Do card issuers remember my very old mistakes?
Erica Sandberg is a prominent personal finance authority and author of "Expecting Money: The Essential Financial Plan for New and Growing Families." She writes "Opening Credits," a weekly reader Q&A column about issues for people who are new to credit, for CreditCards.com.
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Dear Opening Credits,
I was wondering if the same
credit card companies that had collection actions against me would remember me
after the collection accounts have been removed from all my credit reports.
Will they still have me in their records as a bad payer or is it solely based
on my current credit reports? -- Tony
Unlike some loved ones, credit card
companies don't hold unnecessary grudges.
Yes, it's possible they have kept records on you and your old bad behavior. That gives them more information than a new issuer, which has only on the information from your application and credit report as a basis on which to judge you. Card issuers can base approval or denial on a number of factors, including internal information. So it's best to assume the old issuer has you in its records. That's the bad news.
The good news is, if you messed up and failed to pay
your bills a long time ago, they tend to forgive and forget. Or, rather, they
don't care because it's irrelevant. What matters is your more current financial
Whether you qualify for a credit
card -- either with the issuers you've had or with new ones -- depends largely on two
factors: your credit history on your consumer credit reports and your
When you apply for a credit card or
loan, the issuer will pull your credit report (a truncated version, anyway) and
check your credit rating. Essentially what they're looking for is a positive
pattern of you borrowing and repaying money, with a strong emphasis on recent
behavior. For example, if you've got a few years of using another credit card
or working down a car loan behind you, haven't missed a payment over the
past 36 months and have constantly kept the debt down (or whittled it away),
you're doing great.
If a negative item is not on your credit
report any longer because it has aged off (seven years for most dings), the
creditor will not see it and it won't be calculated into your score. Nor will
they embark on an investigative mission, attempting to dredge up dusty old
secrets, even if the problem occurred on their territory.
The other primary consideration is your
household income. You'll have to list what it is when you apply. If you're
bringing in enough cash to support the credit line, it will help you qualify.
So if you owe a lot now and don't earn much money, the creditor may reject you
because it would appear that you can't afford another payment. Worse, you could
be in such an unstable position that you can't cover your expenses and are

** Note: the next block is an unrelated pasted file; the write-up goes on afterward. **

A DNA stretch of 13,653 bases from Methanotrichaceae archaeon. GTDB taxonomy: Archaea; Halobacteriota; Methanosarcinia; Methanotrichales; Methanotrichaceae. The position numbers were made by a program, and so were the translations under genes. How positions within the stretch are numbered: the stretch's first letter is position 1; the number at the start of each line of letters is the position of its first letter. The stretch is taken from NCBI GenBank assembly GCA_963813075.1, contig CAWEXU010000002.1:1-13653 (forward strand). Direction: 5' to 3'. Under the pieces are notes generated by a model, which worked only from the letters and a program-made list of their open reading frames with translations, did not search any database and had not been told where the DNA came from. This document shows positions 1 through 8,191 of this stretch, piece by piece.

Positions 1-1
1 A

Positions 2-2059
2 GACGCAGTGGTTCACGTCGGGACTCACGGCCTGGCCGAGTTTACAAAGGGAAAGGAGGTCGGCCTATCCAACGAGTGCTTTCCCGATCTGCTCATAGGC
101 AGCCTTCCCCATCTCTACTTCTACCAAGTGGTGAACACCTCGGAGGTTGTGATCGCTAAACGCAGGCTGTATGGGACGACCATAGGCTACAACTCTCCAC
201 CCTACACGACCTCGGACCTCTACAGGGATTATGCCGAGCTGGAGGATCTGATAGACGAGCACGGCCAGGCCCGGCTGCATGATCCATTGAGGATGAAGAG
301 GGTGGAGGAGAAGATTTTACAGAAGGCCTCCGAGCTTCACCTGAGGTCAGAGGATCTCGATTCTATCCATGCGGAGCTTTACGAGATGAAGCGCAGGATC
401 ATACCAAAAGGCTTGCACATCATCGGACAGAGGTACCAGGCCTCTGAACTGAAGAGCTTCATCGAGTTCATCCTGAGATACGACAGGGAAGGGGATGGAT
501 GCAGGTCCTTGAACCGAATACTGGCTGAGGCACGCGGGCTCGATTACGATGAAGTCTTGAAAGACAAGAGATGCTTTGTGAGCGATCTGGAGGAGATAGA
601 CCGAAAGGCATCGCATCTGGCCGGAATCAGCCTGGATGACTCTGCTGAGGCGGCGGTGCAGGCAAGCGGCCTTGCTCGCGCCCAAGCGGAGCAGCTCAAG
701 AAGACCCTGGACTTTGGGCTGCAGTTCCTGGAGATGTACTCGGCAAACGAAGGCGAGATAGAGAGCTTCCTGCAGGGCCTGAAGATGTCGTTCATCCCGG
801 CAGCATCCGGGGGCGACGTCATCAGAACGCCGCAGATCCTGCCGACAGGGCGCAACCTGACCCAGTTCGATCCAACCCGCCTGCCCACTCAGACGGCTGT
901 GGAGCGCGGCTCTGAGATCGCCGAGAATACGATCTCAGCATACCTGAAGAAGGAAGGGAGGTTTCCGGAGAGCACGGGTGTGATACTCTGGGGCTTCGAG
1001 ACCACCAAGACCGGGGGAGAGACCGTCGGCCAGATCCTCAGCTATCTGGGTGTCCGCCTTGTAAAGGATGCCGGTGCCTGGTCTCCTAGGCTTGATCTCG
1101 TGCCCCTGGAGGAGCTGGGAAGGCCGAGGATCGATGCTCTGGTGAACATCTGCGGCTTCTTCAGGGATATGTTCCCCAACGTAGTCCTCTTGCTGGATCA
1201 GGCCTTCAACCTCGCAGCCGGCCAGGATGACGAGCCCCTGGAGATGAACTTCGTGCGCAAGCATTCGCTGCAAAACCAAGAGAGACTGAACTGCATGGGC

hoping to charge what you can't pay for in cash. Lenders tend to frown hard on
that, because you start to look risky.
Before starting to appeal to credit
card companies (former or otherwise), make sure your credit rating is high and
job situation secure.
For the credit portion, you can become
attractive to any creditor by following the FICO score guidelines, since FICO is the score most creditors use.
In order of most to least important:
1. Pay all obligations
on time. Late payments will have a big impact,
so always pay by or before the due date. Never default on accounts and let them
go into collections.
2. Keep revolving
balances low or at zero. This is a wise policy for your overall
financial health, too, as the finance charges added to consumer debt are costly.
3. Establish a long
history of using credit products.
Maybe you don't have a card now, but are paying off a student loan or a
mortgage. If so, that's helping.
4. Mix it up. The greater variety of credit products, the better. Again,
if you're paying off some loans, or have a gas or retail card, you're already
covering this base.
5. Keep credit
applications to a minimum. You can't get a card without trying
for one, so it's expected that you'll apply. Just don't go overboard. Focus on
the accounts you want and will most likely get and don't apply for them all at
once. Space out your efforts to get a new card.
Remember, this is business, not
personal. All a lender wants to know is that you have the means to meet a
credit line and proof that you've been a responsible customer. Not 10 or 20
years ago -- lately.
See related: How long does old debt stay on credit reports?, Credit reports now show your credit card bill-paying habits
Erica Sandberg is a nationally renowned personal finance authority. She’s host of several financial web shows, and a frequent guest for media outlets such as Fox, Forbes, Nightly Business Report and NPR. Erica previously was affiliated with Consumer Credit Counseling Service and was KRON-TV’s on-air credit expert. Her book, "Expecting Money: The Essential Financial Plan for New and Growing Families," was published in 2008 by Kaplan Press.
Send your question to Erica.
Published: September 25, 2013
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